GSK is such a large company that there are always opportunities to get involved in a wide variety of work. Never be scared to try something that might be out of your comfort zone as there will always be someone to encourage and support you.

Research and Development


My top three highlights:

  • All the hands-on experience in the lab – much better than uni! 
  • Getting involved in actual research in a stimulating and rewarding environment
  • Building relationships with the great people I’m working with

Role and responsibilities:

I’m based mainly in the lab, carrying out multiple techniques such as MSD (MesoScaleDiscovery) Assays, Flow Cytometry, RNA (RiboNucleic Acid) extraction, PCR (Polymerase Chain Reaction) experiments and PBMC (Peripheral Blood Mononuclear Cell) extraction from blood. Each completed experiment helps to build up a bigger picture of what we’re trying to achieve. It’s really good adding pieces to the puzzle and getting closer to an answer.

I also spend a lot of time preparing for each experiment, making presentations post-experiment, filling in electronic lab notebooks (eLNBs) and reading around the research area. It’s great to have the time to discover more about the things that really interest you, without having to focus on just one area like we do for exams at university.

The lab experience  has been invaluable – I’m so much more confident in the lab now and will definitely be sad to leave.

Advice and tips

Only apply if you know you’re going to enjoy it – I wouldn't advise Industrial Placements (IPs) who are not interested in research to apply for a Research & Development placement – just a suggestion after knowing people who have not enjoyed their year.

If you succeed in getting a placement, appreciate it! Work hard and take every opportunity. Make the effort with full-timers – they’re a great bunch.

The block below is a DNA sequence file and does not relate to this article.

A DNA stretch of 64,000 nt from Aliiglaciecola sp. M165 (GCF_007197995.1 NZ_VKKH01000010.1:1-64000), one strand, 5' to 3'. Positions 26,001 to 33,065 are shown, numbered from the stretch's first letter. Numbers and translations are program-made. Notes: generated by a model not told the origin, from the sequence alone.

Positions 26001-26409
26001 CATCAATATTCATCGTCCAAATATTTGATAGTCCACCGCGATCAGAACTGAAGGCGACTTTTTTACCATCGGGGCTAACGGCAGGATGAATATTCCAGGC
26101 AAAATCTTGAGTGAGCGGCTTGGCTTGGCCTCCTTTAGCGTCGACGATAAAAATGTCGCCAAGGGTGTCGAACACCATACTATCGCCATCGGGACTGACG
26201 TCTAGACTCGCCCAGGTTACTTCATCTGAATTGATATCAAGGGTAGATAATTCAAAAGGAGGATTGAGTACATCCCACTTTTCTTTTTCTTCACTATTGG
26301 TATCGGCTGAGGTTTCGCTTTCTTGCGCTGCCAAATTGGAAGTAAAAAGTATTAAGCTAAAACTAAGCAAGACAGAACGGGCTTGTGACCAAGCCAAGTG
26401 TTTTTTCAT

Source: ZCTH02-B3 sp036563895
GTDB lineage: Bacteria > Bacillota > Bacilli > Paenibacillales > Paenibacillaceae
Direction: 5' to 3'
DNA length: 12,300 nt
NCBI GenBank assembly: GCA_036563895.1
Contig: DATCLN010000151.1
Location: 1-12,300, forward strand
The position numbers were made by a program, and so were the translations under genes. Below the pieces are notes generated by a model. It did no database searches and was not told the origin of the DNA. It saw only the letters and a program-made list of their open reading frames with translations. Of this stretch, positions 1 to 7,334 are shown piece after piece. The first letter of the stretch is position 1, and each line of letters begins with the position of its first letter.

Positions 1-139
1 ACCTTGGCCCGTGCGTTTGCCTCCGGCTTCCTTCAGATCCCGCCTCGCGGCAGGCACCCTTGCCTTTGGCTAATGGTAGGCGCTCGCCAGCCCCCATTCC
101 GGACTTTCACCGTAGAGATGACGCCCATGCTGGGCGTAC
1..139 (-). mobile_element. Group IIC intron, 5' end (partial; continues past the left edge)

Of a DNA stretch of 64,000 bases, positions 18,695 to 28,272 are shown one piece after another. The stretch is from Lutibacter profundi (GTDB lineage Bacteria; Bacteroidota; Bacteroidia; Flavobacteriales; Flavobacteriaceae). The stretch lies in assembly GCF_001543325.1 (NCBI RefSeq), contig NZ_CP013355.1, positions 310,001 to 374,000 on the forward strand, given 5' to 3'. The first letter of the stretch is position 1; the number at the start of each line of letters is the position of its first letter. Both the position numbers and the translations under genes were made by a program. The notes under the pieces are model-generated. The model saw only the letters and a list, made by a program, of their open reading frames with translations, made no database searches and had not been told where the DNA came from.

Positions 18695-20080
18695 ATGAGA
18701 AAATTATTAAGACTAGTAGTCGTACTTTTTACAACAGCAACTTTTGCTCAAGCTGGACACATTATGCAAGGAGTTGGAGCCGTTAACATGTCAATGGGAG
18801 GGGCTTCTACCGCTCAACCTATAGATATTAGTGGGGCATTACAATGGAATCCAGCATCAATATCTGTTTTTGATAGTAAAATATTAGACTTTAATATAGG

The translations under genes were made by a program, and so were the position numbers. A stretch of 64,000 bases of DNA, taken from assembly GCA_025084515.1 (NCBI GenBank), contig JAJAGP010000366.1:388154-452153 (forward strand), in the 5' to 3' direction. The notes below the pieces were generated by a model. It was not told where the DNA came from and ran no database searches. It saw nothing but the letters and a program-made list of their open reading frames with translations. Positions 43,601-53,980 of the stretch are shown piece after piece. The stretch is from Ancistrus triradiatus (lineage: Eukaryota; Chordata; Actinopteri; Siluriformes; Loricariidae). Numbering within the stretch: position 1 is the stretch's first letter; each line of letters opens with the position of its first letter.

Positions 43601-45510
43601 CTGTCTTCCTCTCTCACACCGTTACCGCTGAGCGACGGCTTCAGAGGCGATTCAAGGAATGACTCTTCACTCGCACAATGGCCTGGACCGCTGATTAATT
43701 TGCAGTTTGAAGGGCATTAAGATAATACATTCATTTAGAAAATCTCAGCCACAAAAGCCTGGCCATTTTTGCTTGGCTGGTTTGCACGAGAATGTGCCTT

Plans for the future

I will definitely be applying for a PhD next year following this placement. The IP experience has made me eager to continue into further research and hopefully I will return to pharma in the near future. 


Ellen Jarman

My top three highlights:

  • The Industrial Placement (IP) community in Ware -  at the Research & Development and Global Manufacturing and Supply site in Ware there are about 40 IPs in total. So there’s a lot of IPs to socialise with both in and outside of work.   
  • Having responsibilities and knowing your work is important and contributing to your team.
  • Experiencing daily life in the workplace, learning about how the company is run.

Role and responsibilities

As an analytical scientist I have received lots of training for different techniques in the lab. I work in the late-stage development of respiratory products, so testing ranges from impurities testing to stability testing. For every technique, there is always a High Performance Liquid Chromatography (HPLC) run to perform at the end.

For every piece of lab work, I have to write up an experiment. This includes analyzing and importing HPLC data and using analytical methods to assess the outcome of the experiments.

The job includes a lot of communication, finding out what needs testing when and where, working in pairs in the lab and presenting my data to the team.

This year I am also the Ware R&D Site Ambassador for IP Unite, GSK's IP st6udent community. I attend monthly meetings with an elected IP from each GSK site across the UK, discussing any issues IPs have brought forward, planning upcoming IP Unite socials and communicating any messages back to the Ware R&D IPs.

Each site has an annually chosen charity and there are lots of opportunities to help with fundraisers throughout the year, including bake sales and raffles. Also there’s the opportunity to become a STEM ambassador, going into schools and inspiring young people to go into careers in Science, Technology, Engineering or Maths. 

Advice and tips

  • During the application process, ensure you have up-to-date information on GSK, such as any major new investments or appearances in the news.
  • Take as many opportunities as possible to get involved with extra-curricular and on-the job projects.